God expects married couples to have children. The first recorded command God gave man was reproduction: “God said to them, ‘Be fruitful and multiply and fill the earth and subdue it’” (Genesis 1:28). Women “will be saved through childbearing—if they continue in faith and love and holiness, with self-control” (2 Timothy 2:15). In that context, Paul is speaking about the roles of men and women. “Childbearing” here stands for the entire submission of women to man. “I would have younger widows marry, bear children, manage their households, and give the adversary no occasion for slander” (1 Timothy 5:14).
Is it a requirement that couples have children? Scripture recognizes that not everyone is physically able to have children: “There are eunuchs who have been so from birth” (Matthew 19:12). Also, while children are a heritage of the Lord, having children isn’t for everyone. Scripture does not expect everyone to get married: “To the unmarried and the widows I say that it is good for them to remain single as I am” (1 Corinthians 7:8). Jesus never fathered children. If having children were a command of God in this present world, how could he have been perfect without doing so? Yet, that does not diminish the view that having a child is both the gift and plan of God.
We hear all the time, “You cannot legislate morality.” The legislation of morality is one of the few God-given roles of government: The one in authority “is God’s servant for your good. But if you do wrong, be afraid, for he does not bear the sword in vain. For he is the servant of God, an avenger who carries out God’s wrath on the wrongdoer” (Romans 13:4).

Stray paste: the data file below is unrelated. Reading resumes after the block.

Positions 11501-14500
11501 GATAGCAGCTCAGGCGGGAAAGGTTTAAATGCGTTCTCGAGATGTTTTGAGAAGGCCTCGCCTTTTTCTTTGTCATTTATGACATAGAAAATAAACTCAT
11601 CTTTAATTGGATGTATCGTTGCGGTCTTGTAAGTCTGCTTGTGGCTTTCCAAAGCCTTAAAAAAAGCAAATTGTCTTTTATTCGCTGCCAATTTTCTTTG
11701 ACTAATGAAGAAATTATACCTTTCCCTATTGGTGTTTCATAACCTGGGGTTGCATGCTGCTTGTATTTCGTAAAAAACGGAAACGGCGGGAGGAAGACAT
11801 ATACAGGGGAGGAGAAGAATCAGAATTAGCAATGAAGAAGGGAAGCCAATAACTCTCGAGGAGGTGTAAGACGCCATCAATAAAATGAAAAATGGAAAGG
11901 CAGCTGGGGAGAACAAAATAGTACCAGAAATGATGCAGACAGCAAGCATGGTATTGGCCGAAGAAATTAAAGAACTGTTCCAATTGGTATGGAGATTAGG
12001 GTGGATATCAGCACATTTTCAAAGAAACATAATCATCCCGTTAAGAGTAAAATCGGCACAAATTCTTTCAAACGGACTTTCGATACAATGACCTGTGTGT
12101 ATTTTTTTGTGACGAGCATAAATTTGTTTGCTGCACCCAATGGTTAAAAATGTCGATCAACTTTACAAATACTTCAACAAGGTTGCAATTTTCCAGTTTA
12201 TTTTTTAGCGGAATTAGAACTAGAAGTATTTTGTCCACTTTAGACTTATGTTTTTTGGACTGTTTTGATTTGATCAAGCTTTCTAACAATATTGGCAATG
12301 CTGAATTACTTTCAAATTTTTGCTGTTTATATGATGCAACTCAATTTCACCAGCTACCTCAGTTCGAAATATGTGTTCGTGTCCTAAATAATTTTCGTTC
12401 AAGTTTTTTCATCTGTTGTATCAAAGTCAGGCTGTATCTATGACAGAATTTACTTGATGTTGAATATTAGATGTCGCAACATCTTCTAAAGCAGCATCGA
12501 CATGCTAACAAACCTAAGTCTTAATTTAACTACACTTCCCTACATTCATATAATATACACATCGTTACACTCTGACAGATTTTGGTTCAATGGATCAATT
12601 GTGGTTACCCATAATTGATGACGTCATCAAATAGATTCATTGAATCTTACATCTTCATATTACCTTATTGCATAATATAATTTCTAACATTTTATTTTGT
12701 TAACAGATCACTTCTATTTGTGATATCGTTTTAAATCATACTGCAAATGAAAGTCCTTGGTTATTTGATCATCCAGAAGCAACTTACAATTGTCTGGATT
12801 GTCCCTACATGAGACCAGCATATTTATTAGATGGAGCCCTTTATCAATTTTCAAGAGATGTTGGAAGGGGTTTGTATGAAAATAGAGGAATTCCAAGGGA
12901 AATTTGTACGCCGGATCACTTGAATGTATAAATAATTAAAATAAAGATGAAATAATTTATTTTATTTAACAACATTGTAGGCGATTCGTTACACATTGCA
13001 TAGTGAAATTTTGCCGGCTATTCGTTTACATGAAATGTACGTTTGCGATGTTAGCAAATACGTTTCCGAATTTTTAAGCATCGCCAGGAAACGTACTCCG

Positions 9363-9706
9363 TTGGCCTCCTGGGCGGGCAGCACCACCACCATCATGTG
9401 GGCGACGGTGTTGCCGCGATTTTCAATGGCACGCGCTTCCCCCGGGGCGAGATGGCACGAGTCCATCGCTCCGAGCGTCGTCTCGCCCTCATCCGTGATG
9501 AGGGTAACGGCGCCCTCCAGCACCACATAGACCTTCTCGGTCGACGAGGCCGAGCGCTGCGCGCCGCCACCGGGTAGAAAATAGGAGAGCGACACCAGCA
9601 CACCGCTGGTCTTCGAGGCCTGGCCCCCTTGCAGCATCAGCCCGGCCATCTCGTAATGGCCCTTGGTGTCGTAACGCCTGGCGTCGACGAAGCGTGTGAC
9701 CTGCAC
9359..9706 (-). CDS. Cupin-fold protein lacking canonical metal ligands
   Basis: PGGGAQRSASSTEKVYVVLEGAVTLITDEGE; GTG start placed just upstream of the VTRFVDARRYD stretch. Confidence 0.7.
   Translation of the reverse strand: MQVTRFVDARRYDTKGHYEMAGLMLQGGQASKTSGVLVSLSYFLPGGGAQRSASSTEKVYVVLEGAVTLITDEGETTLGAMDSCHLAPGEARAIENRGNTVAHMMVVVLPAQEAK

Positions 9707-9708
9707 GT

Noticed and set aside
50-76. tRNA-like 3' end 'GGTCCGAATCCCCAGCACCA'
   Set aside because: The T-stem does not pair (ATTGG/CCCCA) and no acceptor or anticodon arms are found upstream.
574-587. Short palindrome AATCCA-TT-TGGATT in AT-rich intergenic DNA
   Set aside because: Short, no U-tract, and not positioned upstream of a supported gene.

Morality is legislated all the time. If morality is not legislated, tell that to the IRS when they come to audit you and find that you’ve lied on your income tax returns. If morality is not legislated, tell that to the individuals who have been prosecuted for perjury. If morality is not legislated, tell that to the folks who have been put to death for murder.
We also hear that women should have the right to control their own body. If that is the case, what about the females who are aborted without their consent? We recognize in this society that we do not have absolute rights over our bodies. This society doesn’t permit folks to be nude or drunk in public. What about taking illegal drugs? If I have a right over my own body, shouldn’t I be permitted to do that? Women have a right to control their bodies—they do not have to become pregnant. Abortion involves much more than just the woman’s body, for the body of an unborn child is involved.
What about cases of rape and incest? Rape and incest account for less than one percent of all abortions. I cannot speak to the trauma such brutality brings, for neither I nor anyone in my family has ever experienced such. However, the innocent do not pay for crimes. That is a recognized judicial truth—if we were willing to punish the innocent along with the guilty there would be no need for trials. Furthermore, we know the words of Scripture: “The soul who sins shall die. The son shall not suffer for the iniquity of the father, nor the father suffer for the iniquity of the son” (Ezekiel 18:20).
The lives of innocent children are at stake. How much longer shall we, as the people of God, sit idly by and allow millions of children to be slaughtered? The kingdom of heaven belongs to little children: “Let the little children come to me and do not hinder them, for to such belongs the kingdom of heaven” (Matthew 19:14).
“As Jesus walked upon the earth, on the shores of Galilee, He’d say to his disciples, ‘Let the little children come to me.’ I wonder if up in heaven, do you suppose you’ll see, Little children asking, ‘What was I supposed to be?’ Was I to be a prophet used in the ministry? A doctor who would find a cure, for some terrible disease?’ ‘Even if l had been born imperfect why couldn’t my parents see I’d have been made perfect, when you came back for me?’ ‘What was I supposed to be? What were my eyes supposed to see? Why did I taste of death, Before I even drew a breath, Or lay my head on my mother’s breast to sleep? Oh, Jesus, what was I supposed to be?’”